Your baby-sitter canceled and you need to head to the office. But is taking your kid to work really the best alternative?
“Yes, I think it’s a very good idea,” says Fortune 500 leadership coach Paul David Walker. “Not every day but periodically. If your boss is fine with it, this can be a great thing.”
Walker says not only will an occasional kid visit help lighten the mood of the mundane office, but it can also build a culture that is empowering and exciting.
“And let’s not forget that we might see our co-workers in a different light,” adds Walker, author of the book “Unleashing Genius: Leading Yourself, Teams and Corporations” (Morgan James Publishing). “This can build a rapport with team members. If you see someone handling their children and you see they are good parents, this could change the way you view them as a co-worker. It can be a very positive experience.”
While a planned visit can be an enjoyable change of pace, the occasional child-care emergency that forces a parent to bring the child to work isn’t always welcomed with open arms. Bill Gaul, who works as a financial services professional, says kids at work can prevent productivity.
“If I’m on an important sales call, it’s no different than Starbucks at that point,” he says. “I am a parent, but it doesn’t mean I’d like to see children at work.
“We shouldn’t all have to become kid-friendly to accommodate a co-worker. Child care issues should be dealt with outside the office.”
Brian Chambers, who runs a massage and acupuncture business out of his home, says there are times when his three children can be a distraction to clients.
“If a patient is in pain and they don’t want any interruptions and total solitude, it can be tough,” he says. “But I think my work situation is rather unique. … If I worked in an office for a large company, I absolutely would not bring my children into work because some adult environments are just not appropriate for kids.”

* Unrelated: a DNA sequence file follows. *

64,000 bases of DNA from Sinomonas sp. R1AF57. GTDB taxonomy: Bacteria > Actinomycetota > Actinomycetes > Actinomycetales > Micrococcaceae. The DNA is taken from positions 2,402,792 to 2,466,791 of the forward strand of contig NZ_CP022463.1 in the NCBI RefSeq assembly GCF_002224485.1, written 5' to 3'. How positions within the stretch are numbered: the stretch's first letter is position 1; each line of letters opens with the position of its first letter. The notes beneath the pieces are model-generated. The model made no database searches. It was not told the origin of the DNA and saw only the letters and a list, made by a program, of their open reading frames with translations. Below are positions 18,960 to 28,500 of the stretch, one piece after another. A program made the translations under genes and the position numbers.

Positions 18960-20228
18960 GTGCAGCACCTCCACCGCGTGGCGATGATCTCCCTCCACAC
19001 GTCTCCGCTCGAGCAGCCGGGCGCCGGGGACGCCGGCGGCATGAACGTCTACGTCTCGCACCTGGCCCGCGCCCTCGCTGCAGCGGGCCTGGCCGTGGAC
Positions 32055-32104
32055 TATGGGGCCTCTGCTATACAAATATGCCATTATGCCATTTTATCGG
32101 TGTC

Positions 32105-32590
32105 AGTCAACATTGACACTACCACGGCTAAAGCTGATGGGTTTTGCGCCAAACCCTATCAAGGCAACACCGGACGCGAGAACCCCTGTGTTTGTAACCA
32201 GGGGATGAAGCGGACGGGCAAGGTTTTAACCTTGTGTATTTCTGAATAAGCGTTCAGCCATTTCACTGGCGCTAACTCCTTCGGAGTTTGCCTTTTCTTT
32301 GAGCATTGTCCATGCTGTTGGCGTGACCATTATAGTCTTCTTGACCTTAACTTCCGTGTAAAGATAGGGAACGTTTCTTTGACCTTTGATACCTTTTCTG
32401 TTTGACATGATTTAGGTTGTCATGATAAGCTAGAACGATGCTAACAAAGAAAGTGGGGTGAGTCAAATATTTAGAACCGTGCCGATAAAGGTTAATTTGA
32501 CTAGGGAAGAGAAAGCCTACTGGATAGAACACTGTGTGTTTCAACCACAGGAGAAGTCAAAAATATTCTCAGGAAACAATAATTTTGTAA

But Walker stresses that it can benefit the kids to see their parents doing their job.
“There was an HR professional who had to bring her son in because of baby-sitting issues,” he says. “Her son, who was 10, turned to his mother and said, ‘Mom, you’re a leader!’ It gives them an opportunity to see their mom or dad in a different light.”
Here are some things to consider if you’re planning to take your kids to work.
Give ample warning.
“You have to let the office know ahead of time,” says Walker. “If it is a last-minute thing with a member of the staff, send out a note as soon as possible.”
If it’s not an emergency, Walker says the boss should take the lead and make an announcement well in advance.
Provide plenty of activities.
“Be sure to give them games or things to keep them busy,” says Chambers. “The more choices you give them, the better.”
Consider a time slot.
“Bringing your kids in for lunch is a great way to break up the day,” says Walker. “Then maybe they stay for an hour of your work time, and get to see you do what you do, and then it’s time to go. That gives them insight into your life at work, and that in turn helps you feel energized to get through the rest of the day.”
“If they come in at the end of the day and you’re on your way to Navy Pier, that’s just enough time for the kids to see where you work, and they don’t need to be around the office much longer than that,” says Gaul.
Be age appropriate.
“A baby might be easier to care for if they’re good sleepers,” says Walker. “There’s nothing cuter than passing around a baby. But ages 5-8 need more attention. They could be harder to control. We can’t forget that the child’s attention span is limited.”
Plant the seed.
Taking your kids to work may also help them figure out what they want to do for a living.
“Sometimes we have to see it to understand it,” says Walker. “And then we discover our passions, and are able to follow through with them as we mature. It’s quite possible they will inspire the kids, too.”